Puh. Shaw. I say.

At any rate, while I was there this last time, I started to think, jeez, I wish I already lived here, as I do every single time I am there. But, knowing myself to be incredibly talented when it comes to making impetuous decisions that don’t often turn out to be beneficial (unless the lesson is stop making impetuous decisions..which only applies if one actually pays attention to such things as lessons..) I took a deep mountainy fresh breath of air and said, no. I have set in motion certain events which should play out of their own accord.  I will move to the koots in the spring, after the school thing I signed up for is finished, when I turn 35 in april. Happy Birthday to me!

Of course, just in case the universe approved of my potential impetuous decision, I did some homework into finding out if the course (Women inTrades discovery whatzit) I plan to take at BCIT is transferrable to Selkirk in Nelson. Selkirk did offer one, but it has been cancelled. Alright, so I can’t justify moving there before the spring at the earliest, because going back to school is an epic win for responsibility!!! (And since school worked soooo well for me in the past (some might recall my statement of dropping out in grade 10 being likely the only truly wise decision my 16 year old self made) I should really give it another shot??)  SO hurrah, I will maintain until January,  go to school, become super responsible and earn myself some kootenay! Then out of curiosity, I checked into the possibility that the class I’m expecting to get into in January will indeed have space for me in January.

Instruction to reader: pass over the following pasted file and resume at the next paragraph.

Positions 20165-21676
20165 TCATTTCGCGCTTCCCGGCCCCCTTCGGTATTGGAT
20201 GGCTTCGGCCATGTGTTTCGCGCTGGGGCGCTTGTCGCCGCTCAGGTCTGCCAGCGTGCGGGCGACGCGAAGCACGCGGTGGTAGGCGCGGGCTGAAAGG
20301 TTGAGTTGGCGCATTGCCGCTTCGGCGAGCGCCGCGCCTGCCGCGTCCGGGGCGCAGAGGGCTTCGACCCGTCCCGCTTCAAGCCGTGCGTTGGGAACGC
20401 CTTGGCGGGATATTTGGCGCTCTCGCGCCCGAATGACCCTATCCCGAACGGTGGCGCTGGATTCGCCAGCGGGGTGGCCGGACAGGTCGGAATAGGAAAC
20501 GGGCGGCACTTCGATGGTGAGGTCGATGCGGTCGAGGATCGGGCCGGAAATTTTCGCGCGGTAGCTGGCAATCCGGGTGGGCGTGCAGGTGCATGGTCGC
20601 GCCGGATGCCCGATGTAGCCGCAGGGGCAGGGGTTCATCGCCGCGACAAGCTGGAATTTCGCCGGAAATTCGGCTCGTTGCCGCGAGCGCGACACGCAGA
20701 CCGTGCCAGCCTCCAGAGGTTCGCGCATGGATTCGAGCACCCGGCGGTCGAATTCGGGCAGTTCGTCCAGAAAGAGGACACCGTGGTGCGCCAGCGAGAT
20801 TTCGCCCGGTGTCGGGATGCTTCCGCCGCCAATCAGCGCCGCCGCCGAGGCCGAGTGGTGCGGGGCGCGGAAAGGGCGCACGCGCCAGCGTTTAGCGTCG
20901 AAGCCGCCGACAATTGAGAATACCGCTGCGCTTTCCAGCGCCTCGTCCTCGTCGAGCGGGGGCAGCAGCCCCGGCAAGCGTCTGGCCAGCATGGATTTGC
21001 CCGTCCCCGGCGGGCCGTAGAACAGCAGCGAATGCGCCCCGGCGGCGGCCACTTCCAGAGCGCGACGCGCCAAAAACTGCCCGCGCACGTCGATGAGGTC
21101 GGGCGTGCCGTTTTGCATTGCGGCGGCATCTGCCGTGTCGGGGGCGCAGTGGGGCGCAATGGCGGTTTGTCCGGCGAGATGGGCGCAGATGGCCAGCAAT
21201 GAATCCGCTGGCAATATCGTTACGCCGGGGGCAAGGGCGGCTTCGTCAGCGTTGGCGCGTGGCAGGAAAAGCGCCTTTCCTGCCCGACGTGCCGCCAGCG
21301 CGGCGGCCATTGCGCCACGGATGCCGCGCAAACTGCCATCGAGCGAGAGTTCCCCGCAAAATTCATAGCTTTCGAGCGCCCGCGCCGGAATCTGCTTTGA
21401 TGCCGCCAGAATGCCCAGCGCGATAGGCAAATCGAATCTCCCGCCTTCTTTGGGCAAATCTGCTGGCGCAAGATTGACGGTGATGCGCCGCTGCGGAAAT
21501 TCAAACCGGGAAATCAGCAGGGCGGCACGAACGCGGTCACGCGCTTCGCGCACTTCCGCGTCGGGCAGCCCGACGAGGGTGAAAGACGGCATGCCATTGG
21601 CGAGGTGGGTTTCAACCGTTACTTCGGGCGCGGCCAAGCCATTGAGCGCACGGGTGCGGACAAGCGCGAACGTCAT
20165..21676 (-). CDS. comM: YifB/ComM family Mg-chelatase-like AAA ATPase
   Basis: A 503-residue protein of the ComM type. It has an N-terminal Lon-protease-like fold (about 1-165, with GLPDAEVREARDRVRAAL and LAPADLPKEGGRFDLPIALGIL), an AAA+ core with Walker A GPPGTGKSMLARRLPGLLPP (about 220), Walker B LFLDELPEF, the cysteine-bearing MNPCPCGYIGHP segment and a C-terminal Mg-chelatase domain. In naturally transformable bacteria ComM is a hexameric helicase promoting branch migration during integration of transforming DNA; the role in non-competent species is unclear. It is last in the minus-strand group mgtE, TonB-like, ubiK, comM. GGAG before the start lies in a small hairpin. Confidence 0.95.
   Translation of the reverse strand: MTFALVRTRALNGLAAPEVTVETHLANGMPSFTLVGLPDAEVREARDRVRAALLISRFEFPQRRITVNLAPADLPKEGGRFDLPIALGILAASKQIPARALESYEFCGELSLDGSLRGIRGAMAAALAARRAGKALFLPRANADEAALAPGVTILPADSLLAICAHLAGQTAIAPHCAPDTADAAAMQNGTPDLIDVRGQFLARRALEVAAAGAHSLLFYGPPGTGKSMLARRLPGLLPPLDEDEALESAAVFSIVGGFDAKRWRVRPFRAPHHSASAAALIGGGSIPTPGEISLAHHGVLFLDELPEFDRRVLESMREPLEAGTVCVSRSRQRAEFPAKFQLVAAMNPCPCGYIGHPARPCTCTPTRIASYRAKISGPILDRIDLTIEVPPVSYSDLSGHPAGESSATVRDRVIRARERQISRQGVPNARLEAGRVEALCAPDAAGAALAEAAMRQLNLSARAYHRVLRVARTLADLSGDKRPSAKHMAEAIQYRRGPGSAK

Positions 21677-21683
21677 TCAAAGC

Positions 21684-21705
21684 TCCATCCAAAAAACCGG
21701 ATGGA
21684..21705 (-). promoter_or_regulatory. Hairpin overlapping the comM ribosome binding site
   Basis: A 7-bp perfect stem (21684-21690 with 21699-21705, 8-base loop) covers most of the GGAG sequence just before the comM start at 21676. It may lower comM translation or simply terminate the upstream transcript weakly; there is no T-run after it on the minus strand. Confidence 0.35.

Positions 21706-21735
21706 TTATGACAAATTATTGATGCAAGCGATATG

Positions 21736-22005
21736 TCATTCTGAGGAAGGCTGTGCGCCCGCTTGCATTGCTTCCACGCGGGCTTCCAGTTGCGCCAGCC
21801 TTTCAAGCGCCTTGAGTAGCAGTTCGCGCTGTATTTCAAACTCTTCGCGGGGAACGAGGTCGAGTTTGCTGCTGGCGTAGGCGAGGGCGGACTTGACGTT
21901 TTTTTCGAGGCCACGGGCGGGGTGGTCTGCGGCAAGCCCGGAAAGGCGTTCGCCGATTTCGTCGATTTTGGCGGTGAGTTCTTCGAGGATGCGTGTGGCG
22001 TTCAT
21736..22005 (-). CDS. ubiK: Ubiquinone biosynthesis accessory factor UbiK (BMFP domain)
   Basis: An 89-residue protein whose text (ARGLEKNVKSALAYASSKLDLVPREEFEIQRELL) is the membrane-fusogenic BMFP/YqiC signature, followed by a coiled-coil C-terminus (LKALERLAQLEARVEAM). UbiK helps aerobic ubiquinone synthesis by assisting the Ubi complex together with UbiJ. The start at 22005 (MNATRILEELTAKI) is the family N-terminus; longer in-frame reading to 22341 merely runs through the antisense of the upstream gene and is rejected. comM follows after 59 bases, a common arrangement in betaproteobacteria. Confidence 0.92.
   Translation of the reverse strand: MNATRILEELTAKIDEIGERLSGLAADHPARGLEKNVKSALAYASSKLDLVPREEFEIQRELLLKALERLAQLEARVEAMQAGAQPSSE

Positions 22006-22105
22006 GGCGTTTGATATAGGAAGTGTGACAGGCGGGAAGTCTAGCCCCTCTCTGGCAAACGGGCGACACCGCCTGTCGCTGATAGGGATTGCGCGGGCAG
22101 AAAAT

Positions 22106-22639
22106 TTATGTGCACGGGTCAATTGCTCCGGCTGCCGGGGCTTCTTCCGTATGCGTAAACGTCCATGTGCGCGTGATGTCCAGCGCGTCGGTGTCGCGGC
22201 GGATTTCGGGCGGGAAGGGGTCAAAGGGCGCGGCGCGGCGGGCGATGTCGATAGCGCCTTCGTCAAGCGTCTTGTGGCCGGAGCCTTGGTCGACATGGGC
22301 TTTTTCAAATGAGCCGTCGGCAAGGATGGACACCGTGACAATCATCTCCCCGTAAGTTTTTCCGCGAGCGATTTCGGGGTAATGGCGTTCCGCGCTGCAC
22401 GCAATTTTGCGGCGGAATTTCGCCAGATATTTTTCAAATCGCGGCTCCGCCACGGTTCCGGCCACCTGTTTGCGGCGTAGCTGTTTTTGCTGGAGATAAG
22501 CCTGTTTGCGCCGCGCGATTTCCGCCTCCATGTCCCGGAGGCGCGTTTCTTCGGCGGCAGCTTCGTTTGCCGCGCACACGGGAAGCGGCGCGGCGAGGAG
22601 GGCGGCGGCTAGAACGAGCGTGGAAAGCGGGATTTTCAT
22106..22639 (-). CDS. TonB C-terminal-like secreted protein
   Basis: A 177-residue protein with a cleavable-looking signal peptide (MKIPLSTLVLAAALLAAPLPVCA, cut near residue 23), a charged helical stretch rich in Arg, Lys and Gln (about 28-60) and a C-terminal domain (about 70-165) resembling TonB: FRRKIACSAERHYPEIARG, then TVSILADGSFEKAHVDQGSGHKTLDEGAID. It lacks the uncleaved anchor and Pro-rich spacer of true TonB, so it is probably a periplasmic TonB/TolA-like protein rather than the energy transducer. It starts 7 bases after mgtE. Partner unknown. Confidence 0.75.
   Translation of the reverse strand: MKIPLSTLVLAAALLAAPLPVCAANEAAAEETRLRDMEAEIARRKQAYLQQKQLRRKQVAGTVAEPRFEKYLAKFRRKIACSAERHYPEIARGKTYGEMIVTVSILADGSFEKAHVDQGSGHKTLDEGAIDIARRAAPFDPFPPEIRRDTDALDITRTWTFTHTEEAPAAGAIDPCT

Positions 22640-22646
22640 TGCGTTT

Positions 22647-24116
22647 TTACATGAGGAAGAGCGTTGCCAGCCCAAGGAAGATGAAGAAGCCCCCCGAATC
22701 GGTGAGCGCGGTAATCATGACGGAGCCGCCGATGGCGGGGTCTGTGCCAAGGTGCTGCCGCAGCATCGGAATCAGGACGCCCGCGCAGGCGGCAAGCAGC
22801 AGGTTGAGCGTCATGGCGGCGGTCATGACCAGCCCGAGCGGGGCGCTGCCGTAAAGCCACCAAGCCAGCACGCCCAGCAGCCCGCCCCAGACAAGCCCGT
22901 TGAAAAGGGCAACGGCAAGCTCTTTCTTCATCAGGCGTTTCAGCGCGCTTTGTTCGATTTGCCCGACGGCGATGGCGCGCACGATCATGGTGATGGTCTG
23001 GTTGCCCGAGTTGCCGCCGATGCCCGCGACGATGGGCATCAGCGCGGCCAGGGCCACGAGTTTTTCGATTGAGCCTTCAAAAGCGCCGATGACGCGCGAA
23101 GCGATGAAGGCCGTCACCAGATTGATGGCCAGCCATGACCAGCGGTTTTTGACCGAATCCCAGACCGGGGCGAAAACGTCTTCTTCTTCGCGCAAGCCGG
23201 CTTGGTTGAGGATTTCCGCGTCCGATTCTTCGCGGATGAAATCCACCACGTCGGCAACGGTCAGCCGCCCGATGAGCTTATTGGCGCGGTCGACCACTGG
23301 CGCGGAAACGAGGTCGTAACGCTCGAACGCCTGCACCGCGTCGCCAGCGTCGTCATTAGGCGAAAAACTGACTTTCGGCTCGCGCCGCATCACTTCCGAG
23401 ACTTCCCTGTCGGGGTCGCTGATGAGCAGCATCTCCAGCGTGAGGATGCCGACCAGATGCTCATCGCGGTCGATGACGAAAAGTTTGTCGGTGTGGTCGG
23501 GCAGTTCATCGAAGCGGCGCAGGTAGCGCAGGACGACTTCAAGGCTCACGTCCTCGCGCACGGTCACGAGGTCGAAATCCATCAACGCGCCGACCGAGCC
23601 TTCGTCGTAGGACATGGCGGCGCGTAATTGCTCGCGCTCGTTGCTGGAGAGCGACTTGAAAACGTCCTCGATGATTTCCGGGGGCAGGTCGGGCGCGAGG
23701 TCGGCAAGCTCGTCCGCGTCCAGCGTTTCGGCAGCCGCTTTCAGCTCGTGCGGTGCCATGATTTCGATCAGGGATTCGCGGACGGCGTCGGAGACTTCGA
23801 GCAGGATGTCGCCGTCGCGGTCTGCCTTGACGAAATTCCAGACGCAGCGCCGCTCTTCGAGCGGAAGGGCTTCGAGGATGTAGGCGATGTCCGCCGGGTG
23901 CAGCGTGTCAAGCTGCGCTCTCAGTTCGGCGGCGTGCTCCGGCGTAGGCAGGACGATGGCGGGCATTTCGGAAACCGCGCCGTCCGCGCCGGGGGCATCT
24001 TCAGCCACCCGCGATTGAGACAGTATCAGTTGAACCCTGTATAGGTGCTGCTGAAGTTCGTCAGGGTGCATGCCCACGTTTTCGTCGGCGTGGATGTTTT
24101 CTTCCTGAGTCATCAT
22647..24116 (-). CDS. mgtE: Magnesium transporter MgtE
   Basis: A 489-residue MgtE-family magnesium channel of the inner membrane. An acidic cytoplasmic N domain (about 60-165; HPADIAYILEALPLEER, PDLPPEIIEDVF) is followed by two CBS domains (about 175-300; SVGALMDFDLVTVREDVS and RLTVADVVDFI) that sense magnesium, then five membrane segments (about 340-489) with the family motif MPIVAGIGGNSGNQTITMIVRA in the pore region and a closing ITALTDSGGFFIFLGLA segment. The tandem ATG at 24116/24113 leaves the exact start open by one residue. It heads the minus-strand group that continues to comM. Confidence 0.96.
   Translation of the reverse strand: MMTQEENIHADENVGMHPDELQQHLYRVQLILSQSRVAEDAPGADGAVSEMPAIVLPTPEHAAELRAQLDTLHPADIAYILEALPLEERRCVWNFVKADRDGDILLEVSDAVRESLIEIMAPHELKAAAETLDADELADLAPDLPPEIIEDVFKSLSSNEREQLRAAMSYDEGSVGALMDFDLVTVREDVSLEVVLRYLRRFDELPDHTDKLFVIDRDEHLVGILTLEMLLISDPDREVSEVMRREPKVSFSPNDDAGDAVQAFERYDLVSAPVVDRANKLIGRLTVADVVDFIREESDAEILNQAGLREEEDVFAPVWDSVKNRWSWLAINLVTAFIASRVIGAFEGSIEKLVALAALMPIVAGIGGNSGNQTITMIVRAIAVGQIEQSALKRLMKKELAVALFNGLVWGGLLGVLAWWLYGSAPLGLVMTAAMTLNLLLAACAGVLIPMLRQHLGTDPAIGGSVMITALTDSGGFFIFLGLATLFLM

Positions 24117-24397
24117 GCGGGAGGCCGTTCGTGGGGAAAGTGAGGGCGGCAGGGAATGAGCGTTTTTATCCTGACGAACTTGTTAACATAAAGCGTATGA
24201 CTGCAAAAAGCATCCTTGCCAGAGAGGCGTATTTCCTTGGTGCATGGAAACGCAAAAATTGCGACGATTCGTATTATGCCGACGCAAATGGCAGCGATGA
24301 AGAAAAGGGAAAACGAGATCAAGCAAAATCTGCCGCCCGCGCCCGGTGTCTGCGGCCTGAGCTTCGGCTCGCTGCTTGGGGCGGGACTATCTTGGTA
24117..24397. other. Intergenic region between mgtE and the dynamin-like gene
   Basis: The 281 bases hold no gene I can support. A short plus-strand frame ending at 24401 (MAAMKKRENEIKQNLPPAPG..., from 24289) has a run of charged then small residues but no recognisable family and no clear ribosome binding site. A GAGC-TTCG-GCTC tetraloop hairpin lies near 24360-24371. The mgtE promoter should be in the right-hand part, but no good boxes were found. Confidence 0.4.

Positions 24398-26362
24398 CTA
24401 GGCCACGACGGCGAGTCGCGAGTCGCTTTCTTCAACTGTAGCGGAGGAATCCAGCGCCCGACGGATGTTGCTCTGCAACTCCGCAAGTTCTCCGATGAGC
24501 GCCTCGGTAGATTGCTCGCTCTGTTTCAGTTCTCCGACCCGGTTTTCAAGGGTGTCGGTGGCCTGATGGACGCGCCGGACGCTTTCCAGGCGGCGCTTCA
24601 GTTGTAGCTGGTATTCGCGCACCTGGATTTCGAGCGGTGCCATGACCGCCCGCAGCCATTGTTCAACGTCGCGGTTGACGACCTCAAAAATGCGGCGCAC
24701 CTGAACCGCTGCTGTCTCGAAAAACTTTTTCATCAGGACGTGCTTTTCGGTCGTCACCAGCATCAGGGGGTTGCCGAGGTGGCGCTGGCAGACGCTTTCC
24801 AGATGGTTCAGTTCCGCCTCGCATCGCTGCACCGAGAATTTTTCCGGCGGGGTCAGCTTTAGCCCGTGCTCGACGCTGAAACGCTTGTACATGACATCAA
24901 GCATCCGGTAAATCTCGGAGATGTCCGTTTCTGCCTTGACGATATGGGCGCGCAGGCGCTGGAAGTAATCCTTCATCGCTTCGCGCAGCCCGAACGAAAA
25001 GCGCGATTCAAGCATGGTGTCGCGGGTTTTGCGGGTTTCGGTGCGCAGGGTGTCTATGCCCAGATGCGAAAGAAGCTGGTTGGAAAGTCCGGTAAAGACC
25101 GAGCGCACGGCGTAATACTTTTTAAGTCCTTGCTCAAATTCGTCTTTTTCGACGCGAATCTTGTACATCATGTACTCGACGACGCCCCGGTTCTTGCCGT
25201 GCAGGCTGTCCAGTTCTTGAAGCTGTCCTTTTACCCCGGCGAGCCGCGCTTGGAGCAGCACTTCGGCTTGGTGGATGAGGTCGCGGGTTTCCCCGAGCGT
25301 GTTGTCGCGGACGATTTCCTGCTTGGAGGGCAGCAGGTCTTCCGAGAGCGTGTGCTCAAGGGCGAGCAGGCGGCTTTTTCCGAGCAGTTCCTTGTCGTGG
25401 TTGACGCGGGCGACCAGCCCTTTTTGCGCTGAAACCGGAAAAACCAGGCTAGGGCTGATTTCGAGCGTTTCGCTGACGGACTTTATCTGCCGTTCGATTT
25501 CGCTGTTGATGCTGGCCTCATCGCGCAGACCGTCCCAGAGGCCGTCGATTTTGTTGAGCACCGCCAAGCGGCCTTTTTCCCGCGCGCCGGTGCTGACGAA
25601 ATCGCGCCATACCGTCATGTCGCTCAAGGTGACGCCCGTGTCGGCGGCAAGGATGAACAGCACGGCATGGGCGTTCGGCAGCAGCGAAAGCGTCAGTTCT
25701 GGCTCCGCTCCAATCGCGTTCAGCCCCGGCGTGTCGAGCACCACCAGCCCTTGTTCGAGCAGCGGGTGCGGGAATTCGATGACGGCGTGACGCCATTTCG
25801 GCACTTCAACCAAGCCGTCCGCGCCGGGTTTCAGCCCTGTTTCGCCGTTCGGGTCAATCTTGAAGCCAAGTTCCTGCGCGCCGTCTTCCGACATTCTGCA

No. It does not.  Hmm. Suddenly the thought of staying in Vancouver this winter, having to find *gasp* gainful employment while I wait for a course that might not have space for me until *double gasp* next fall??!!?? and may turn out to be a frustrating endeavor as I’m already schooled in tradelike skills beyond what is even touched upon in a course to introduce tools to people who have little or no experience with them…isn’t so appealing.  Aside from the dreamy friends I have here, not even a little bit.

Know this, dreamy coastal friends. I love you. I love to hang out with you, on the beaches, the bikepaths, the cafes, the nightclubs, the parks, the apartments, the beforeparties, the afterparties, the madness, the backyards, the delightful gigglefests and passenger seat rantings (” I cannot believe he said that!”). You are my family and always will be.  And those times I find myself on the coast, I’m expecting to be able to surf your couches.

If I could wake up in Vancouver every morning with as much contentment in my heart as I do when I’m in the kootenays, I would make this my forever long time home. My blissful base of operations.  My bounce back and fro of island and stream of urban conciousness. But it’s not home here. And until I find a place where I feel it even stronger than 8 hours east of here, home is where I’ll be.